[00:05:22] Chrome can catch that. It's like, hey, if you ever need element one client height again, I know exactly what it is, don't worry. But then, if you change anything about it, like we changed that style height to something else, it disposes of that cache. It's like, I don't know what it is anymore.
[00:05:36] So then if you [INAUDIBLE] reading it again, it triggers another layout. It has to read that again. It's not cached. And so, this is unfortunately the reality of what our apps do. We have all these different stuff, all this code all over the place, all vying for things, trying to do an animation, trying to have a listener, trying to do scroll events, all this stuff, and you get this kind of layout thrashing a lot where you're reading and writing from the.
[00:05:59] So what would be ideal, is if we could batch these things together, so we could be like, hey, everybody on our whole team, and our whole million line of code app, get all your reads together, and we'll do them all here. And then get all your writes together, and we'll do them all here.
[00:06:12] And then, we'll do all our reads. But that's like totally not realistic. Right? That's not the way programming works. We're never gonna be able to do that. And so, there's this really cool tool called, and it's built into the browsers called, request Animation Frame, or RAF. And request Animation Frame is sort of like this asynchronous way of being like, when you're about to render the next frame, I have some stuff I wanna do before you do that, right?
[00:06:45] You're like, I need all of this, and I need all that happened instantly, and it does its best, but maybe it does it inefficiently. With request Animation Frame, it's really cool, because you can just be like, hey, it's not urgent, I mean, it's still gonna happen within 10 milliseconds, so this is faster than we can perceive, but you're saying, I don't need it right now.
[00:07:01] I just need it before you do another re-render. I wanna change some stuff. It's really cool. So on top of that, kinda primitive, there's some libraries. These are still low-level libraries, but there's a library called, FastDom. And Fast Time just provides you with a read call back, and a write call back.
[00:07:15] So you pass your read call back in, you do your read stuff, and your write call back, and you do your write stuff. Again, we probably won't be using Fast Time, but it's important to know when you're using it, you iLibrary like Angular, React, or View, what they are doing under the hood, is they're making heavy use of request animation frame.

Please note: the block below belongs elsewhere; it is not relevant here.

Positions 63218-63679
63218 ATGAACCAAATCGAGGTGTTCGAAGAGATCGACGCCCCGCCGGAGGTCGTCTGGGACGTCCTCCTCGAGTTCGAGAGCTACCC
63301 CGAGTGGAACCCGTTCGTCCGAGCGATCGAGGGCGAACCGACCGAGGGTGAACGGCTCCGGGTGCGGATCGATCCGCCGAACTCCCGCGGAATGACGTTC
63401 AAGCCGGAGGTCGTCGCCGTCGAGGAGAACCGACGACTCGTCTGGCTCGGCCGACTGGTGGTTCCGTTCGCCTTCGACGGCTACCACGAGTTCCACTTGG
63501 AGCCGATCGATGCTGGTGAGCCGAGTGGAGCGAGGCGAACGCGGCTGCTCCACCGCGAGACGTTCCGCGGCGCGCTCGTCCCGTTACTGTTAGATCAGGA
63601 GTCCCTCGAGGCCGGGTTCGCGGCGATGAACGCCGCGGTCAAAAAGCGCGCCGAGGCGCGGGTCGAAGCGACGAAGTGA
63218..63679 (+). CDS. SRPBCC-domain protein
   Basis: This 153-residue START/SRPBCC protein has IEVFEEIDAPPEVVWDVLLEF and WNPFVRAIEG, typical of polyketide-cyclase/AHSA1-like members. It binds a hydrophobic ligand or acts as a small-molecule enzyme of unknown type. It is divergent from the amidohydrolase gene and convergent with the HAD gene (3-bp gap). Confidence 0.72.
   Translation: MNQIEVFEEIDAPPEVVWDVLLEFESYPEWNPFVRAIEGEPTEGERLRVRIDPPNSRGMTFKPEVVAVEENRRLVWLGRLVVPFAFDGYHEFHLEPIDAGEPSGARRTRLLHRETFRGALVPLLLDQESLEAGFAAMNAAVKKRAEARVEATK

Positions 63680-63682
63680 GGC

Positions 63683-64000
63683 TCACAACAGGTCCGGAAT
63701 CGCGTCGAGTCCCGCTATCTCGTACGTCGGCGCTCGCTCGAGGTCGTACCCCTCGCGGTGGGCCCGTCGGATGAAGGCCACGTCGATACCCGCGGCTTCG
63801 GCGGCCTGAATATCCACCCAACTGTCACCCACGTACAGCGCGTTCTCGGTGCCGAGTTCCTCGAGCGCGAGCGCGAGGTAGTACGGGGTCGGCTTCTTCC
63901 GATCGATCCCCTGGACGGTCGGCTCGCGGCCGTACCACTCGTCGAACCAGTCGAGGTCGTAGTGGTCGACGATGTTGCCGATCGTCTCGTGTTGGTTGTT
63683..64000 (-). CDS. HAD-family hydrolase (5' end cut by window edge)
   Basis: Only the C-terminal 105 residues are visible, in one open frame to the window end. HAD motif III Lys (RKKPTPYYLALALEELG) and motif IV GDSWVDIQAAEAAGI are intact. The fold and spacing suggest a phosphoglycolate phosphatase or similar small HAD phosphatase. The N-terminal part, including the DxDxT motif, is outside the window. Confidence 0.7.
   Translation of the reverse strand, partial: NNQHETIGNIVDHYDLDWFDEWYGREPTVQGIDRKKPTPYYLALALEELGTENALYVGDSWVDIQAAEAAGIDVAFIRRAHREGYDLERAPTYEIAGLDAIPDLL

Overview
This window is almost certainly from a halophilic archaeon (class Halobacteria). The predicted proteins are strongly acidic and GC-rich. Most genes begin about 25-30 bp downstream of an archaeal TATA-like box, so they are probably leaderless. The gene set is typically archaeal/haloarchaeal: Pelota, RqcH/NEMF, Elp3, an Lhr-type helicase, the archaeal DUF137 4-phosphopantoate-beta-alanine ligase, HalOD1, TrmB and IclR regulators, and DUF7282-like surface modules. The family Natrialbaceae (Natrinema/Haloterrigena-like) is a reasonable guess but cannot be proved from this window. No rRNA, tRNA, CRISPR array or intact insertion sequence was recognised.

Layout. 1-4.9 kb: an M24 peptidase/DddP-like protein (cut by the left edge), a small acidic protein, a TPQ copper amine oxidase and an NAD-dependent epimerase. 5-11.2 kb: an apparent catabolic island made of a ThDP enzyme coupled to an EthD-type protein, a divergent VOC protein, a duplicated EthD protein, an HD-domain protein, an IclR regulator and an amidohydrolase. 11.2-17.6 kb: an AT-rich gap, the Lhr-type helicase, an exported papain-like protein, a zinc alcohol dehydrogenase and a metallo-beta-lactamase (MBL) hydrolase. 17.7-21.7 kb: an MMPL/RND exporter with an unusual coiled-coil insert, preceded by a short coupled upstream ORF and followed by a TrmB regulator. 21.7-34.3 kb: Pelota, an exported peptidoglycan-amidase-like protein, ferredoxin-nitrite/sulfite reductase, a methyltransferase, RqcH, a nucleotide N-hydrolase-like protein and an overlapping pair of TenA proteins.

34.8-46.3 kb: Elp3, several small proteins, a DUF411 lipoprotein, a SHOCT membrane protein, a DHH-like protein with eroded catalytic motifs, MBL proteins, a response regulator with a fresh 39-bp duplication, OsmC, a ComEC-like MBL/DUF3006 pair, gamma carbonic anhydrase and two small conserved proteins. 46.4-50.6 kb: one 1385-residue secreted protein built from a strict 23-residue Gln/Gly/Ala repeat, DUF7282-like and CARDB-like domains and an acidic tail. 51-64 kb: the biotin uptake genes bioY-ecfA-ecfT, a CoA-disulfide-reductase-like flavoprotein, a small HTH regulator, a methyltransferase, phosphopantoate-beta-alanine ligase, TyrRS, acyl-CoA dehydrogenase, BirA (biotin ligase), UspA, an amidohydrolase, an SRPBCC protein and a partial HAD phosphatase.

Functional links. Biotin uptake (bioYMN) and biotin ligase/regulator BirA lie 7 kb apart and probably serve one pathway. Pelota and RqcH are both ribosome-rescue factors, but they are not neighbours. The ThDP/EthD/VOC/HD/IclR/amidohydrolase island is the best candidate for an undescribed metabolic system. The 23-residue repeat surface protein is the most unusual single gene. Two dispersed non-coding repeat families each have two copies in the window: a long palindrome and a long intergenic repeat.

[00:07:29] So in React, you say, on click change the class, deep down what it's doing is like hey, they collect, whenever you get time. There's really trying to smooth things out for you, so your experience is a lot better. This is where some people make these contentious claims that a view library is faster than vanilla code.
[00:07:46] Which it couldn't be, right? Cuz it just is vanilla code, that's what a view library is. But I think what they mean is they set up these nice bumpers for you. So when you're programming within React, it's gonna be a little bit smoother than if you don't know what you're doing, and your programming in Vanilla, cuz you could do that layout thrashing.
[00:08:01] This is like a cool kind of thing, so when we talk about layouts, and repaints, and all that stuff, there's this site here koalastothemax.com. And every time you hover over it, it kinda splits these images, right? And it splits them again, and splits them again. So if we start over at the beginning, where we have this one image, there's a cool tool we can use.
[00:08:20] So we open up Dev tools, and dock these back to the bottom. And then, I'm gonna open this up a little bit. And I am gonna hit escape for that console drawer. I'm gonna click on this three here, and I'm gonna go to Rendering. And then, I'm gonna turn on paint flashing.
[00:08:34] And what paint flashing does, is it shows you with this really cool green, whenever anything is being repainted, and it shows you what all is being repainted. So you can see on a screen re-size, the whole screen gets repainted, and it's because this image needs to grow, it flexes.
[00:08:51] What you wanna see when you're doing heavy animations, is only the stuff that's moving is getting repainted. So we click on this, and we're seeing that it's doing a very good job. It's all it's covering in green is what's actually being animated, and moved around. What you'll see on a lot of websites, especially, ones that feel slow, is even though you're only animating over here, everything's being repainted.
[00:09:12] And what you wanna look for there, is these calls to reads and writes of moments. Lke are you grabbing document dot body dot height every single time you do one of this things, maybe you don't need to be doing that. Or you're reading, and then immediately writing to the dom again, so you're invalidating that layout.
[00:09:29] Side tip, if you keep hovering on this things for like a super long time, a kowala appears, which is pretty cool
>> Jon Kuperman: I think that's its face.
>> Jon Kuperman: Okay, it's worth it.